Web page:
The Louie Glass Company was established in Weston to produce quality, hand-formed, mouth-blown stemware and glass articles. Founded by Austrian native Louie Wohinc and fellow immigrant glass workers, the firm was one of several related Weston-area glass companies. Louie Glass manufactured colorless and colored stemware, tumblers, vases, pitchers, and many other products which were sold by the hundreds of thousands to glass jobbers and decorators.
Louie Wohinc died in 1950. Daughter Margaret Wohinc managed the company as president from 1950 until it was sold in 1972, during a time when women were uncommon in the glass industry and rare in top management positions. The new owners, Princess House, had long been a major buyer of Louie Glass for its home party sales plan. In 1978, Louie Glass became a subsidiary of Colgate-Palmolive. In 1986, Louie shipped $24 million worth of glass and employed 525 people. The company changed ownership several times, but kept the Louie Glass name alive until the late 1990s. At that time, the name was changed to Princess House which sold the facility to Glass works West Virginia in 2000. Glass works continued to create quality hand-crafted glass at Weston until July 2003 when the 77-year-old business closed, citing dwindling markets and overseas competition.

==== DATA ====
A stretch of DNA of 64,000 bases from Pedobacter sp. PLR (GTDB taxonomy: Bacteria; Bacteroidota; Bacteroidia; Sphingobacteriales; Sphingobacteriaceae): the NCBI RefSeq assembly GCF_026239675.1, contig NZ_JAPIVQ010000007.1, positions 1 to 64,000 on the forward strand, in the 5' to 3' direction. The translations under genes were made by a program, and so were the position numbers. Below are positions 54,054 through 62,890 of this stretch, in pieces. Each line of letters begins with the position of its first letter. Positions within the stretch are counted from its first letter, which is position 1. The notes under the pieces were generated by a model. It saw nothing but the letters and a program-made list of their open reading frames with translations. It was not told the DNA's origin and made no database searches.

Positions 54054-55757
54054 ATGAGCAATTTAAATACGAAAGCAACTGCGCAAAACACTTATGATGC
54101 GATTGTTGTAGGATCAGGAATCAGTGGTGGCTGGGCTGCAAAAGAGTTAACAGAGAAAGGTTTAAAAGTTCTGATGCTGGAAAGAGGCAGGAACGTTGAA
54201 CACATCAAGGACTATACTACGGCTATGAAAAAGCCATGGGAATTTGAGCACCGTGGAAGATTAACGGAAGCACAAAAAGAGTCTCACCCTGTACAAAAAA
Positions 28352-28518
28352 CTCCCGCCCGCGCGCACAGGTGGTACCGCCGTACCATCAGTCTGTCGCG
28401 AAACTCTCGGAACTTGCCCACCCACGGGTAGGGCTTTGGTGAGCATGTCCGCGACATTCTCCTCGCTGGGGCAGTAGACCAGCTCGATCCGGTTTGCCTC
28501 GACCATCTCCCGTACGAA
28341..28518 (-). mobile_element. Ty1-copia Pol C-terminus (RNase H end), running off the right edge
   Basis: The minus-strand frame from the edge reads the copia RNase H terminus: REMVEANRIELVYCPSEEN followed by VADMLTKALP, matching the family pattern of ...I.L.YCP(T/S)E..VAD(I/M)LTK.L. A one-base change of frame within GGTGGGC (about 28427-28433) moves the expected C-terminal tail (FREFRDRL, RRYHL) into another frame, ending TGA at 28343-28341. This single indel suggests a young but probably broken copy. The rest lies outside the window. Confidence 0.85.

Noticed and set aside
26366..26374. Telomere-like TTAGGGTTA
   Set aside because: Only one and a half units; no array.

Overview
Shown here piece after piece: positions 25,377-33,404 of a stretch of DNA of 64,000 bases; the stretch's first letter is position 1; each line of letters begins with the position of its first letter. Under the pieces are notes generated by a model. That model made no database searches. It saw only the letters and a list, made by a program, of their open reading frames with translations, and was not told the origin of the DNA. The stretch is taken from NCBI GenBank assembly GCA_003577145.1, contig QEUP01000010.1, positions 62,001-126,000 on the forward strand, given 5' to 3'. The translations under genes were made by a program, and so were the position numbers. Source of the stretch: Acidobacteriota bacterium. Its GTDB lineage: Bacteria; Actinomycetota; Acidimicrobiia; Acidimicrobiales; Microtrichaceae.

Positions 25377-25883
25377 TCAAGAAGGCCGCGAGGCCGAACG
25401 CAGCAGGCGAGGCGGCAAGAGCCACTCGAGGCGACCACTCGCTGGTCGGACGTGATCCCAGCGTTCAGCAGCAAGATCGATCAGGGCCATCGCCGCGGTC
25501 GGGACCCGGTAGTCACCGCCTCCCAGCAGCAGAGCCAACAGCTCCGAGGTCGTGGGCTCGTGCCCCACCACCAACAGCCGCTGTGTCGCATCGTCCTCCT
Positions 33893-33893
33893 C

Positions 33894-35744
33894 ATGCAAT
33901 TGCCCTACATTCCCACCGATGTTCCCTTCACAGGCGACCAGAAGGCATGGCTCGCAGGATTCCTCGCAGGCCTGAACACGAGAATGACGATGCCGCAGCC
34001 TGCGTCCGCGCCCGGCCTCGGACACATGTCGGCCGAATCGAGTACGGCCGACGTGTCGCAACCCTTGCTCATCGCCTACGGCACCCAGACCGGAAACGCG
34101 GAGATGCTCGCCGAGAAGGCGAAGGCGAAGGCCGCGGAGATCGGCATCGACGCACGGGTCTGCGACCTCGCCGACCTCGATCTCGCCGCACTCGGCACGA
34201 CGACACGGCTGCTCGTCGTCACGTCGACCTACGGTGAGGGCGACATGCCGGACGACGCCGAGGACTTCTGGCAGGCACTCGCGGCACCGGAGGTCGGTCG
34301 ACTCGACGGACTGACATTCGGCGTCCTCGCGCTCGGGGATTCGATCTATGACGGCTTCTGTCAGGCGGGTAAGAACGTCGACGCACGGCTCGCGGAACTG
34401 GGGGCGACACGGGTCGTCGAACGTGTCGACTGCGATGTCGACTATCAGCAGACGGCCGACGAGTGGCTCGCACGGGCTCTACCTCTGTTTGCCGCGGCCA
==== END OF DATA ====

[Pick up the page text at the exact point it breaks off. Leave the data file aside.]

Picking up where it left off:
This Article was written by Dean Six
Last Revised on October 07, 2010
Louie: Salesman and Glass-Manufacturer. West Virginia Review, (Oct. 1931).
Louie: Noted Industrialist. West Virginia Review, (Nov. 1936).
Six, Dean. Weston Glass. Glass Collector's Digest, (Dec.-Jan. 1994).